If I could save her, I would. I needed to feel that it was in my power to save her, to save something. I didn’t need her to be uncomplicated. I didn’t need a good dog. I needed her.
"Juice" had the type of lyrics that forced me out of my solitude, whether I wanted to be out of it or not.
Most paanwalas sell loose cigarettes. I don’t smoke often, but when I do, I buy one or two. I never buy them from Muchhad.
That first time I heard it, the music was so catchy and the words were so ridiculous that I threw my head back and laughed. I opened the curtains that had been closed for a month.
It goes like this: sit with the thought, don’t move your fingers, arms, legs, let it enter you, let it stay, let it leave.
To cope with pain, and prepare for parenthood, I had to learn how to breathe. To breathe, I needed more than air.
Morisot’s paintings of women up close lined the walls, a pastel perspective at vanity tables and in gardens. My breath rushed in: beautiful.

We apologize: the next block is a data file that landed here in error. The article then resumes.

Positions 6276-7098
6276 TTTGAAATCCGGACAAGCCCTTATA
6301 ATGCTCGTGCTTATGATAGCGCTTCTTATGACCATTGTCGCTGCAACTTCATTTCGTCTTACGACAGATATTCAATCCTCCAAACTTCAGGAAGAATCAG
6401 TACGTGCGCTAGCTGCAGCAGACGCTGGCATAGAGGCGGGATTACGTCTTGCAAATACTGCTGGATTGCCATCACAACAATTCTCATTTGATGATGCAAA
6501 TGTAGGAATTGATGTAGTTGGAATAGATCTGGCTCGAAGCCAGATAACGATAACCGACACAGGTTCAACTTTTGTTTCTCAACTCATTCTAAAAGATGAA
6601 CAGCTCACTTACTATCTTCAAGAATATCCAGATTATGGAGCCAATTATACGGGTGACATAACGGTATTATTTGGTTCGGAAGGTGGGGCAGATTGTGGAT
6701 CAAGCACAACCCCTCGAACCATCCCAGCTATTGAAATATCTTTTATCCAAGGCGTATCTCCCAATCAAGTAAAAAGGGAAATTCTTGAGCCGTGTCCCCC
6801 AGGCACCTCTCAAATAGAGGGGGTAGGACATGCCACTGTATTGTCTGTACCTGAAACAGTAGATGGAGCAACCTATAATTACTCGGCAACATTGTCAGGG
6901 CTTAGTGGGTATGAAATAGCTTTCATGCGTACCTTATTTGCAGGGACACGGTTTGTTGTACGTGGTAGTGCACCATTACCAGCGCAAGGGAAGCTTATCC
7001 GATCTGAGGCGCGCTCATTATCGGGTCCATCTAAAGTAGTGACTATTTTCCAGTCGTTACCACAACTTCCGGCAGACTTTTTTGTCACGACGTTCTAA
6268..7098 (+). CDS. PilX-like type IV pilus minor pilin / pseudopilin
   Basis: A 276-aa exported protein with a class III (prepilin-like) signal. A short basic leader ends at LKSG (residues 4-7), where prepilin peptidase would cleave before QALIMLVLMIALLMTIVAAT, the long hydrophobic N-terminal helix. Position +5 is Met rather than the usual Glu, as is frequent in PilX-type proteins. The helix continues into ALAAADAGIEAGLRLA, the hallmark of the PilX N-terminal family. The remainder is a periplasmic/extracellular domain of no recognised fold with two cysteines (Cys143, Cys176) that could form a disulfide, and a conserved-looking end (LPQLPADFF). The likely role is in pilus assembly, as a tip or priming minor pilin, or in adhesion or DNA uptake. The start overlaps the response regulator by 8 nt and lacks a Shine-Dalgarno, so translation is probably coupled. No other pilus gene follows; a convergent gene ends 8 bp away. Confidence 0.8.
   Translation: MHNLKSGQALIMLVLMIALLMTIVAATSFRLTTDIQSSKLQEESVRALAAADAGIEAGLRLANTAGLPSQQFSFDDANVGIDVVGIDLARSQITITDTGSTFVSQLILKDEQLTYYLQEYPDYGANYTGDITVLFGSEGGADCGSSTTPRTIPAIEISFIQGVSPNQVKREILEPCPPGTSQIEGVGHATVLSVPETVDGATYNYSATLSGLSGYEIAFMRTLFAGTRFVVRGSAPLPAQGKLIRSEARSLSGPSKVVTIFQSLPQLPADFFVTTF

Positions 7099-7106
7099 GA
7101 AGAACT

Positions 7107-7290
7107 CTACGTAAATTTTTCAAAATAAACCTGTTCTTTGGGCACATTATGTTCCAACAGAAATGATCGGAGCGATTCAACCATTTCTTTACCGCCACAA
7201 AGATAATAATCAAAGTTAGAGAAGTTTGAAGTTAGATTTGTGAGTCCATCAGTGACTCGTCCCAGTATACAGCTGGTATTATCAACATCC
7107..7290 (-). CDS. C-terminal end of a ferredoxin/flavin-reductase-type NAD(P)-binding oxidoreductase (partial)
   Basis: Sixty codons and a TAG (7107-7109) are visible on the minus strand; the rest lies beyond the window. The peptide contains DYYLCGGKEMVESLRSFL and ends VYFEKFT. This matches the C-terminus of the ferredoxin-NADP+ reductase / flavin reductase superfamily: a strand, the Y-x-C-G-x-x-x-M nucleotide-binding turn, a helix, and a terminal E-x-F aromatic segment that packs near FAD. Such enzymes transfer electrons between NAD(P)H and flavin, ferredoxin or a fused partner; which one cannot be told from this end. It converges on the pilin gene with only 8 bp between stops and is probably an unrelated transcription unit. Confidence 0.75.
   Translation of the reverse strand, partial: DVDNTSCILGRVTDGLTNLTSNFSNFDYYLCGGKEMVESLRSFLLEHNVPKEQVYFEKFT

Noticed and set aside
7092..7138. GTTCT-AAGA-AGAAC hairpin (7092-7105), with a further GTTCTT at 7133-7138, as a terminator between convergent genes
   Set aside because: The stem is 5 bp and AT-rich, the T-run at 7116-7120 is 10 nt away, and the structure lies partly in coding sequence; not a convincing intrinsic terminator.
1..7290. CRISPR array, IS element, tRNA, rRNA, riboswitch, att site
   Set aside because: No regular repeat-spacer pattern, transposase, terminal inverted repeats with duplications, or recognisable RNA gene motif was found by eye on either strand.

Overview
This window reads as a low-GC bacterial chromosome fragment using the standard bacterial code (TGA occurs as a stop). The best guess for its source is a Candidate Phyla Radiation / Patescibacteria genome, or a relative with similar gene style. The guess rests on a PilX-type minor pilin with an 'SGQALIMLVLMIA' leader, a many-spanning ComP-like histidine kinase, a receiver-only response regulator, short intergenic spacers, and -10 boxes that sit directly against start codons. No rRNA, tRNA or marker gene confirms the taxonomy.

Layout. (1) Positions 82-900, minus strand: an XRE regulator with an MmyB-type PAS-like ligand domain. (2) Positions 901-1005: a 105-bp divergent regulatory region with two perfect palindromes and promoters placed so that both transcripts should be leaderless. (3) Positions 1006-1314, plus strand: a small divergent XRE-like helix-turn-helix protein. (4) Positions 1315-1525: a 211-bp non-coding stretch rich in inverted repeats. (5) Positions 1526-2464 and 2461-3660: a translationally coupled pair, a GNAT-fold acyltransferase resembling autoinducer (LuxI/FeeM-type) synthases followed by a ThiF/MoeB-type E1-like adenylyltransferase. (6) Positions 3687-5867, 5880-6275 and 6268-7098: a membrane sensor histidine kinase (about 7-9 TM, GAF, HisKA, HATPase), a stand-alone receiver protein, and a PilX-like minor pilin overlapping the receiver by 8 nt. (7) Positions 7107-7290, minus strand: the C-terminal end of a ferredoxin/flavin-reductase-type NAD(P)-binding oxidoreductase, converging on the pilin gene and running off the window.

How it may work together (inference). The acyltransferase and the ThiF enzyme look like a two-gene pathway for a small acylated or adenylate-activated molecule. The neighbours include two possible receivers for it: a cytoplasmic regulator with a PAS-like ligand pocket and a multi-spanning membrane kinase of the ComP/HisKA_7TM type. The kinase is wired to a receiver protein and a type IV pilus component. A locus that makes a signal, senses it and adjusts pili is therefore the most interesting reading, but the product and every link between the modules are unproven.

Just as America’s horrors led Baldwin to flee decades before, I waded through my own fear as a gay, black man coming of age in an America burning once again.
This was not the information I was looking for. This was not the truth I wanted.
It’s very calming, very methodical, very good if, say, someone you love has died, but you know the world cannot stop, and you can’t either.
Obtaining a perfect grasp of masculinity was not my goal when I decided to transition, but I certainly did feel the pressure to try.
I do not believe in a soul but these past six months of illness, I am guilty of dislocating, of clinging to magic. Of wanting relief. Of being sick of being sick.
I had always found a gathering of women sharing their stories and wisdom an effective way to touch the divine.